The assumption in this sentence is that the Mosaic Law was the "Christian faith" before Paul's conversion. Such was not the case. It is true, however, that the "Christian faith" started before the Mosaic Law was given.

As my previous answer touched on, the religion in question was established thousands of years prior. The nations/Gentiles, including the offspring of Abraham to Isaac to Jacob from whom came the Jews, were always part of the plan.

And in thy seed shall all the nations of the earth be blessed; because thou hast obeyed my voice. Gen 22:18

And the scripture, foreseeing that God would justify the heathen through faith, preached before the gospel unto Abraham, saying, In thee shall all nations be blessed. Gal 3:8

The other factor in this assumption is works vs grace (the declaration of being righteous in God's eyes).

And he [Abraham] believed in the LORD; and he counted it to him for righteousness. Gen 15:6

Even as Abraham believed God, and it was accounted to him for righteousness. Gal 3:6

This was about his Seed, Jesus Christ.

In short, what came to be called Christianity had existed long before the Mosaic Law (or say Jewish religion) in the fact of belief-righteousness and all nations, not only one (with the assumption of having to join that one for salvation by works).

OP: Since Paul is considered the Apostle to the Gentiles, did Paul continue to consider himself a Jew after conversion?

Yes. As others have pointed out, one's ethnicity is yours regardless of your religion. Paul was born of a Jewish mother, of the tribe of Benjamin. Those of Benjamine and Judah of the southern tribes came to be identified as Jewish.

Some will argue that following the Mosaic Law makes one Jewish, but this assertion is fraught with problems, not the least of which is 70AD.

So, even as Paul was sent to the Gentiles, so too had been the twelve. It just took a little "pushing out the door".

Go ye therefore, and teach all nations, baptizing them in the name of the Father, and of the Son, and of the Holy Ghost: Mat 28:19

The blessing to all by faith (belief) in what God said/did has been there for thousands of years.

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Did Paul remain a Jew even after his conversion?

The short answer is yes. But the affirmative response needs some explication.

St. Paul, the Apostle of the Gentiles was definitely Jewish after his conversion.

  • St. Paul was born into a Jewish heritage and Jewish ancestry.

  • St. Paul was a Pharisee and admitted as much.

  • St. Paul was a traditional Jew and remained so.

  • As a true son of Abraham, St. Paul became a believer in the Jesus (a Jew) called the Christ, who in actuality fulfilled the messianic prophecies of the Old Testament.

  • St. Paul believed that Jesus was the Christ and King of Kings both of the Jewish people and the Gentile nations. Jesus was King of the line of David.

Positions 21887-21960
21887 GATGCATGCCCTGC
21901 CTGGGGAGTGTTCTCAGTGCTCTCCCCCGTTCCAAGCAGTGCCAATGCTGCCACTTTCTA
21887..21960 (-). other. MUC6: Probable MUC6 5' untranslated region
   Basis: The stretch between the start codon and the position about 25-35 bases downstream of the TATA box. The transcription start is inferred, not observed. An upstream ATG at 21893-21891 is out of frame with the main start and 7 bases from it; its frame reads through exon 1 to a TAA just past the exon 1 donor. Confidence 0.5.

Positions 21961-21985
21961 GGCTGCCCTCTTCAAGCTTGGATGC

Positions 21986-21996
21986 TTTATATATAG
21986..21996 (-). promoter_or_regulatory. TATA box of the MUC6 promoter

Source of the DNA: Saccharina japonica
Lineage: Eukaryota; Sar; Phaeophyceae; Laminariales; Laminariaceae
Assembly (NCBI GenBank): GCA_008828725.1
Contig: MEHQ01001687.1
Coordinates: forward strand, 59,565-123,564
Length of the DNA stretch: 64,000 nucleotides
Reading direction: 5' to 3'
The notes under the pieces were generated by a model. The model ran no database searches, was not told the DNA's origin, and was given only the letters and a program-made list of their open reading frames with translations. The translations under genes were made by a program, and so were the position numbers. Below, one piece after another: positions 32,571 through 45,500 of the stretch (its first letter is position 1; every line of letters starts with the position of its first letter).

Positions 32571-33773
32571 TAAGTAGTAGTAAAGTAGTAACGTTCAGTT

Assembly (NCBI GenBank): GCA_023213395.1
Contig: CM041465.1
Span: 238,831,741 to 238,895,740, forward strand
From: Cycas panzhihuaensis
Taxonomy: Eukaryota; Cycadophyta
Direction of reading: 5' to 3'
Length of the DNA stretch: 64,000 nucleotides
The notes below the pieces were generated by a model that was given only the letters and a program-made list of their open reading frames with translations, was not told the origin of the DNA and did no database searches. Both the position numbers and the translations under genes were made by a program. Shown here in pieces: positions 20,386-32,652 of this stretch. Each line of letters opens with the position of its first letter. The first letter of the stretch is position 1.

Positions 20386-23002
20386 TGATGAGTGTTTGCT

• The Sanhedrin could only bring charges against St. Paul in the Book of Acts because of the unique reason that St. Paul was in fact Jewish. A claim he never renounced, even though he eventually invoked the fact that he was a Roman citizen, which his father brought at a great price.

  • St. Paul like a true follower of Judaism would never accept a non-Jewish messiah.

There is a short answer to this: yes, clearly Paul was Jewish. Nothing we have in the historical record of any reliability would call this into question. Although he was from Tarsus (according to Acts), he was born to a Jewish family with a history of Pharisaism. Paul was Jewish before and after Jesus (Damascus Road experience). He continued to practice the Laws and customs of his people, at least to some extent.Really, what people often want to know is a slightly different question: Did Paul remain Jewish after his transforming experience of the resurrected Jesus? Scholars disagree about how best to think about the nature of Paul's Judaism after Jesus. There are several approaches.

Paul's Jewishness in Scholarship

This is a complex question that has been answered in numerous ways. First, no major school of thought (Catholic, Orthodox, Lutheran/Reformed, New Perspective, Apocalyptic, New Perspective or Paul within Judaism) makes any claim that Paul forfeited his ethnic identity. Clearly, such a thought would be ridiculous. Paul even lists his Jewish credentials on several occasions (Galatians 1, Philippians 3, etc.). Sure, there may be some sort of odd conspiracy theories that float around about his identity, but no responsible scholar would every make this claim. How ethnicity is defined in the ancient world could be debated, but what "we mean" by this is that Paul remained essentially Jewish (at the bare minimum). However, depending on one's school of thought, his practice and self-identification with the application of his Jewishness to life, differs.